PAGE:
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Crash Deaths

Where the US Stands

In the United States about 90 people die each day from motor vehicle crashes, resulting in the highest death rate among 19 high-income comparison countries. Our nation has made progress in road safety, reducing crash deaths by 31 percent from 2000 to 2013. But other high-income countries reduced crash deaths even further—by an average of 56 percent during the same period of time.

Compared with other high-income countries, the US had the:

  • most motor vehicle crash deaths per 100,000 population and per 10,000 registered vehicles;
  • second highest percentage of deaths involving alcohol; and
  • third lowest front seat belt use.

These findings highlight key areas where the US can achieve more progress. Implementing proven measures to prevent motor vehicle crashes, injuries, and deaths can save thousands of lives each year.

Contact Information

CDC Media Relations
(404) 639-3286
media@cdc.gov

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Factsheet:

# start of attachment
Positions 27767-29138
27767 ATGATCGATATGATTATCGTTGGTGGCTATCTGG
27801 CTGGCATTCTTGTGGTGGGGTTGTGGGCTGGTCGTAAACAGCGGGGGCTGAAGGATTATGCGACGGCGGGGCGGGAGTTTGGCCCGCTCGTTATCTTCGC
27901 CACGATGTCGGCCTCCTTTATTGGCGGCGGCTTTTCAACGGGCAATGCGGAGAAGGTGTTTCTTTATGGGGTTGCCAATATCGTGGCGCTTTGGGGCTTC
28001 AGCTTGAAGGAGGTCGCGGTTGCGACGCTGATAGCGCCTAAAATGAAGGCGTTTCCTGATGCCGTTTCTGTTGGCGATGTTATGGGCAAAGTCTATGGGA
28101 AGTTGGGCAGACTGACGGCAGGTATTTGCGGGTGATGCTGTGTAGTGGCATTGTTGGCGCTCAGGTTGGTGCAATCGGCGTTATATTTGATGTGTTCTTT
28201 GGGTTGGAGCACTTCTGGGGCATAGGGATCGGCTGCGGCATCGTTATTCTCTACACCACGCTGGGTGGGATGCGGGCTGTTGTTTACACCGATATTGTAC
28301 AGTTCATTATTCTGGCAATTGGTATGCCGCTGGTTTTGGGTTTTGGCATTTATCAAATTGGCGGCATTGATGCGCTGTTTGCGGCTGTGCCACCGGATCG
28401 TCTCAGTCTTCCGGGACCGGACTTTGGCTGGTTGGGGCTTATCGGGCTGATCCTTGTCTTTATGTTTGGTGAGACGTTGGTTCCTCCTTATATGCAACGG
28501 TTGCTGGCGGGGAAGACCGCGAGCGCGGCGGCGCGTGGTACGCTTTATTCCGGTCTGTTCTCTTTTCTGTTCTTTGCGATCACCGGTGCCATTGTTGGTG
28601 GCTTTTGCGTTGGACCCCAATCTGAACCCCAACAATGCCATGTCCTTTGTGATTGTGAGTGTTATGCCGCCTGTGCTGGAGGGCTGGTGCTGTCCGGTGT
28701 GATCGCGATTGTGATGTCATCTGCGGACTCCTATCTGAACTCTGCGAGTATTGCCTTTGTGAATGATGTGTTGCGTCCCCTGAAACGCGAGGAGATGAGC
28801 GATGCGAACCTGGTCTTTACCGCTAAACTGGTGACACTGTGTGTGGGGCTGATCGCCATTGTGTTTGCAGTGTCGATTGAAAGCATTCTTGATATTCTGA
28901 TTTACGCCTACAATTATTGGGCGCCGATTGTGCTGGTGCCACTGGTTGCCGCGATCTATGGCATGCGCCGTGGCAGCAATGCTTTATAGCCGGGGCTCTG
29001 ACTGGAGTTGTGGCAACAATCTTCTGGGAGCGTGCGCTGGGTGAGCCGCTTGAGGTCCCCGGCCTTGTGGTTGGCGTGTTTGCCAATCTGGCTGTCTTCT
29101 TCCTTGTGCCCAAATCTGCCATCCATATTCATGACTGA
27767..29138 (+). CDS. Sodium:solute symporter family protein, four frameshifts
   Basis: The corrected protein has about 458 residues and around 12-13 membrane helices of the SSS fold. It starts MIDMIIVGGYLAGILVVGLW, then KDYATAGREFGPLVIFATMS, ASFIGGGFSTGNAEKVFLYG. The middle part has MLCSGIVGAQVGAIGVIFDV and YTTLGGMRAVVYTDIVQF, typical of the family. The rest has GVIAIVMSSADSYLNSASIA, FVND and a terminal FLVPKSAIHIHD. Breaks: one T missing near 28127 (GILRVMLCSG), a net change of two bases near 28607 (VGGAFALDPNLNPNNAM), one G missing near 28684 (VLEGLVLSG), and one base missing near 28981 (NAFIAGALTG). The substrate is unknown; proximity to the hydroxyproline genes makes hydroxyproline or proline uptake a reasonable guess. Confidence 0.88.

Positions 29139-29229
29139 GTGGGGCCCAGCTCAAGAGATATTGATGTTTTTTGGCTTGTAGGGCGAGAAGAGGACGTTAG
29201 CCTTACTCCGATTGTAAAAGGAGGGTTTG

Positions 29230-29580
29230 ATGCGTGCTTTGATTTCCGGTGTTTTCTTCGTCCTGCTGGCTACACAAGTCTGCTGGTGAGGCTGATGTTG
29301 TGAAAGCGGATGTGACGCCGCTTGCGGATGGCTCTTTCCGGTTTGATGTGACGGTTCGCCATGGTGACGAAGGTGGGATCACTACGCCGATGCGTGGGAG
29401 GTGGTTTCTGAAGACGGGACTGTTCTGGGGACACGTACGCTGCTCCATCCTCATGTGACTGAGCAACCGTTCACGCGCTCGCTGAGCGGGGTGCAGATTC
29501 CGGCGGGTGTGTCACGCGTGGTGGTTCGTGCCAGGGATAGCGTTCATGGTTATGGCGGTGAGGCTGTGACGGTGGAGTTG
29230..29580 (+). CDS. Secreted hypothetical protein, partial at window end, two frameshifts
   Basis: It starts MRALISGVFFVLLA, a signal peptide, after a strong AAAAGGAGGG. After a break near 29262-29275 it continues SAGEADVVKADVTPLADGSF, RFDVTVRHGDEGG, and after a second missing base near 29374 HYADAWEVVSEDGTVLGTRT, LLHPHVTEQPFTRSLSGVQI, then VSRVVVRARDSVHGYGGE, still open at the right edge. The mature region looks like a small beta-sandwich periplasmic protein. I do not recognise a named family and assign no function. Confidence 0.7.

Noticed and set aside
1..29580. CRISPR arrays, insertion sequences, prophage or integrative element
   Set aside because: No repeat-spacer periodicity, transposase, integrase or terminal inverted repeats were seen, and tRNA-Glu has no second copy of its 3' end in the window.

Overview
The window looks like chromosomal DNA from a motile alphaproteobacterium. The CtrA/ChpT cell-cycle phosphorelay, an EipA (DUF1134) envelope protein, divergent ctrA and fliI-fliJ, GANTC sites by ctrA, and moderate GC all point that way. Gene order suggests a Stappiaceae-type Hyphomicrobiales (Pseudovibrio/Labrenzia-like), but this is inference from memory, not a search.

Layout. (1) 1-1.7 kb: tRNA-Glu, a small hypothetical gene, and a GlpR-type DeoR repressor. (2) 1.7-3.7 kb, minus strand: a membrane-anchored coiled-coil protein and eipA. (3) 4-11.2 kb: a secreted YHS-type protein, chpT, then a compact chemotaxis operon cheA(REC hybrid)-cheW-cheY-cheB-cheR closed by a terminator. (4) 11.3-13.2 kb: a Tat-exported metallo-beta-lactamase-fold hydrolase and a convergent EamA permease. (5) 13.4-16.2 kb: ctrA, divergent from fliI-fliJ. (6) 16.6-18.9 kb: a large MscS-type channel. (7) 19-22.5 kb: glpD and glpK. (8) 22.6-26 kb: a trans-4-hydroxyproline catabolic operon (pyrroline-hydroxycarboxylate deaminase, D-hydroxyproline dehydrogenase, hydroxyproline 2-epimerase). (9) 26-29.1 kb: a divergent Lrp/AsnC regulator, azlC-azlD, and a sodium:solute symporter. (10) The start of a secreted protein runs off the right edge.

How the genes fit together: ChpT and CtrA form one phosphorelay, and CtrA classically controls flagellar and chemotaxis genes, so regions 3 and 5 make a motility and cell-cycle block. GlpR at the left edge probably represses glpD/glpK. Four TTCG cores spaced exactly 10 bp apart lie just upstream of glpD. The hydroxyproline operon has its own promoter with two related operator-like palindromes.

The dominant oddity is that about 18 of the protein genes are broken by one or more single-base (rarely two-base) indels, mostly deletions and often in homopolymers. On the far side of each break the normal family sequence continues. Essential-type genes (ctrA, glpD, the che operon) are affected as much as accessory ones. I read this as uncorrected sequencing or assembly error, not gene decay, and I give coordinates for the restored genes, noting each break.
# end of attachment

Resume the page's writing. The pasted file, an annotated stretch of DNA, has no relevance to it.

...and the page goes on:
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Spanish [3.03MB]

Spokespersons

Debra E. Houry, MD, MPH

“It is important to compare us not to our past but to our potential. Seeing that other high-income countries are doing better, we know we can do better too,” said Debra Houry, M.D., M.P.H., director of CDC’s National Center for Injury Prevention and Control. “People of our nation deserve better and safer transport.”

Debra E. Houry, MD, MPH –  Director, National Center for Injury Prevention and Control

Erin K. Sauber-Schatz, PhD, MPH

“It’s unacceptable for 90 people to die on our roads each day, especially when we know what works to prevent crashes, injuries, and deaths,” said Erin Sauber-Schatz, Ph.D., M.P.H., transportation safety team lead, CDC’s National Center for Injury Prevention and Control. “About 3,000 lives could be saved each year by increasing seat belt use to 100 percent and up to 10,000 lives could be saved each year by eliminating alcohol-impaired driving.”

Erin K. Sauber-Schatz, PhD, MPH – (CDR US) Public Health Service, Transportation Safety Team Lead

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